Saturday, November 13, 2004

Drugs Firms Accused of Scaring People for Profit

Drugs firms 'are scaring people for profit'
London Telegraph | Nov 12 2004

A senior member of the Royal College of General Practitioners told MPs yesterday that health scares over osteoporosis and high blood pressure were created largely by pharmaceutical companies intent on selling their drugs.
Dr Iona Heath, the outgoing chairman of the college's committee on medical ethics, said people's bones became thinner naturally as they became older, but there was no correlation between bone density and fracture rates.
"It is a continuum," she said. "I would not dispute that at the end of the continuum there are people whose bones cause problems. But there is no cut-off point where someone has good bones and someone has bad bones."
She suggested women over 50 should stamp on the floor instead of taking drugs to prevent their bones thinning.
Dr Heath told the Commons health select committee that pharmaceutical companies were "disease-mongering" and creating "disease creep" where more and more people were told that there was something wrong with them.
In the case of osteoporosis, she said that when older women had their bone density measured it was compared with the bone density of a young woman, even though this was bound to show up a problem. "The same thing is happening with high blood pressure," she said. "We are only just beginning to understand the health effects of making people worried about their health.
"It's a huge problem for the future. People feel that their body is somehow sabotaging them. If someone is told that they have high blood pressure, they think about it, on average, seven times a day. This introspective health surveillance is the absolute antithesis of health."
Dr Heath, who received the CBE in 2000 for her work in the medical profession, was one of the latest batch of witnesses to appear before the committee's inquiry into the influence of the pharmaceutical industry on the health service.
She was responding to a question from David Hinchcliffe, who heads the committee, about so-called "disease awareness campaigns", which are the only way in which pharmaceutical companies are allowed to promote their products.
Because the companies are not allowed to promote their own drug for a particular condition, they may attempt to raise patient awareness of that condition through advertising, which may lead to more prescriptions being written for the company's drugs.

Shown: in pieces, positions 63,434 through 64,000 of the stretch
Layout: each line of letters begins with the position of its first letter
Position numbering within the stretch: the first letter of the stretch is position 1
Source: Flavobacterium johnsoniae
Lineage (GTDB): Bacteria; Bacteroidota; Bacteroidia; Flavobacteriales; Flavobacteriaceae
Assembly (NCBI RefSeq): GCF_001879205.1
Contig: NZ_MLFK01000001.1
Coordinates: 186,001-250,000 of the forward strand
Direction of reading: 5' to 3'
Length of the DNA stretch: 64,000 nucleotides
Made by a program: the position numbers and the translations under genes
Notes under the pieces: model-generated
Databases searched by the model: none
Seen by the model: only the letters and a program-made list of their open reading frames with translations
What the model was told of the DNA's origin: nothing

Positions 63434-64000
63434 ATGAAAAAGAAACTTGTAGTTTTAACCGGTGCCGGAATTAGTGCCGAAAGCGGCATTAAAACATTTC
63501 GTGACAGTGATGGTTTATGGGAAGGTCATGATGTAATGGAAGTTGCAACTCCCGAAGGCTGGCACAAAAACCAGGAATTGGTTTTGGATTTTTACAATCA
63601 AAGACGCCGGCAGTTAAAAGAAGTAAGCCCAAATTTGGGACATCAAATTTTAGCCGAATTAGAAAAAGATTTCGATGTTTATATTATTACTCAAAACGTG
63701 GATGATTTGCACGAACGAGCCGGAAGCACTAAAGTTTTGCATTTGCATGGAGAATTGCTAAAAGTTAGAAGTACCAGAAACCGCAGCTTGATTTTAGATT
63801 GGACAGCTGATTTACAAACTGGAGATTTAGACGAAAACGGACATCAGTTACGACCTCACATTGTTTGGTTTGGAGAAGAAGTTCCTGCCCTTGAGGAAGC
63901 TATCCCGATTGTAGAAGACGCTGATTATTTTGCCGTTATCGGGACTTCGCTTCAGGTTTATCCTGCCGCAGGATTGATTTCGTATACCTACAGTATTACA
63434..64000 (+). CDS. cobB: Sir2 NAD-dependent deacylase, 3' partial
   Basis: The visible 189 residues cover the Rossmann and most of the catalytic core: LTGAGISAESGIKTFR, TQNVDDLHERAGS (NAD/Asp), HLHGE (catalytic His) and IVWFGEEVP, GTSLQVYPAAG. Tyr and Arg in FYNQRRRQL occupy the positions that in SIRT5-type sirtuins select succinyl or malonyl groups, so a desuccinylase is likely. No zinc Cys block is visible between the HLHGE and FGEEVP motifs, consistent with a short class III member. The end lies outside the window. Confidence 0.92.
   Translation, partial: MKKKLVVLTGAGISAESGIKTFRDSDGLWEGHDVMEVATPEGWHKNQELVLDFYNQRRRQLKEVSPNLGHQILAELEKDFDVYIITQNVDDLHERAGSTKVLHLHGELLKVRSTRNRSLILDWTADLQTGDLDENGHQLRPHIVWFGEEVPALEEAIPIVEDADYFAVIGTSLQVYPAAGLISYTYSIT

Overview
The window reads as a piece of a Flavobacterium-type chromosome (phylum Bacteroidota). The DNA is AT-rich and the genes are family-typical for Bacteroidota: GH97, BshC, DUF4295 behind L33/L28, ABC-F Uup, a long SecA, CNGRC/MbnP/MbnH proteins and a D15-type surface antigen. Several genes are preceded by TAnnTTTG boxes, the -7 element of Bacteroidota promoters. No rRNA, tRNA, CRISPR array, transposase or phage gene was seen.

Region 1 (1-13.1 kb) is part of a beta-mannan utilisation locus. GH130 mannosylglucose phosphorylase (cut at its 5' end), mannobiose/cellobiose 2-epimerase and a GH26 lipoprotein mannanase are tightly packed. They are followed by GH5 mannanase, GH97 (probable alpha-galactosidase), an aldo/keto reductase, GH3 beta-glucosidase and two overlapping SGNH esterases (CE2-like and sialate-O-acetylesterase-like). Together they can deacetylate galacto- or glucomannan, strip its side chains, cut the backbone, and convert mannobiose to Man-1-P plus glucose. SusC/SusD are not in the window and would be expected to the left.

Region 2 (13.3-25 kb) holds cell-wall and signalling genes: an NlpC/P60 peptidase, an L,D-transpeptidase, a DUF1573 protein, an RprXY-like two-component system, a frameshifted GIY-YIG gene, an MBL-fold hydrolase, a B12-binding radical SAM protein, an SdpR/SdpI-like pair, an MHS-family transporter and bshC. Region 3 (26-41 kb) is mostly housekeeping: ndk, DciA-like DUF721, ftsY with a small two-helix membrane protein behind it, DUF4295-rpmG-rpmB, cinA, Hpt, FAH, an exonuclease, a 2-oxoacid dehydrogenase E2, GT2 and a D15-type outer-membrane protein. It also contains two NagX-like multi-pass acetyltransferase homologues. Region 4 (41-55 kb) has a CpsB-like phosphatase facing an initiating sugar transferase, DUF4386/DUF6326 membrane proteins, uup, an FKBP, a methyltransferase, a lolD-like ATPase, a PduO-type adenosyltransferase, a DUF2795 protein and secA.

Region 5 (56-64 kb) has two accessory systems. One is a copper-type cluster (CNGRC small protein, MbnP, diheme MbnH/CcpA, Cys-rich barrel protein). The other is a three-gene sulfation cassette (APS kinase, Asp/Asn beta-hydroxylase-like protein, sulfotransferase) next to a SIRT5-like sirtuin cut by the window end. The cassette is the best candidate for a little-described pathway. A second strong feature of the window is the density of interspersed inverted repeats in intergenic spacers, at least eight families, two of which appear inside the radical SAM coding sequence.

Dr Heath said: "We GPs regard part of our role as defending patients against the pharmaceutical industry".
She said that, because of the industry's campaigns, she was seeing large numbers of patients who were "inappropriately worried" about their health, and that this had "huge personal and social implications for them, and huge financial implications for society".
She also cited the large numbers of rich patients who are unnecessarily worried about their cholesterol level, saying that plans to make some cholesterol-lowering statins available over the counter without prescription would only exacerbate the problem. "The fittest, wellest people spend the most time worrying about cholesterol," she said, adding that people with poorer diets who might benefit from the drugs did not have time to worry about their cholesterol levels.
Osteoporosis is a very common condition, strongly linked to ageing and affecting one woman in three and one man in 12 over the age of 50.
It is a natural condition in which bones lose density and fracture more easily. Bone density reaches its peak when men and women are in their thirties and declines after that. But not everyone who has osteoporosis will sustain a fracture.
An estimated 70,000 hip fractures, 50,000 wrist fractures and 120,000 spine fractures are caused by the condition each year.
In women, osteoporosis is associated with the drop in levels of the hormone oestrogen after the menopause. Men with osteoporosis are sometimes treated with the male hormone testosterone.
Dr Heath's argument that there is no correlation between bone density and the rate of fractures in osteoporosis opposes accepted medical thinking. A spokesman for the National Osteoporosis Society said yesterday: "For every 10 per cent drop in bone density below average, the risk of fracture doubles.
"This risk increases as people get older, because the risk of falling is greater," she said.
With a very large potential market the drugs industry has been active in recent years in producing drugs for osteoporosis. They include bisphosphonates, non-hormonal drugs that help to maintain bone density and Serms.
Serms, selective estrogen receptor modulators, act in a similar way to oestrogen in bone, again helping to maintain density.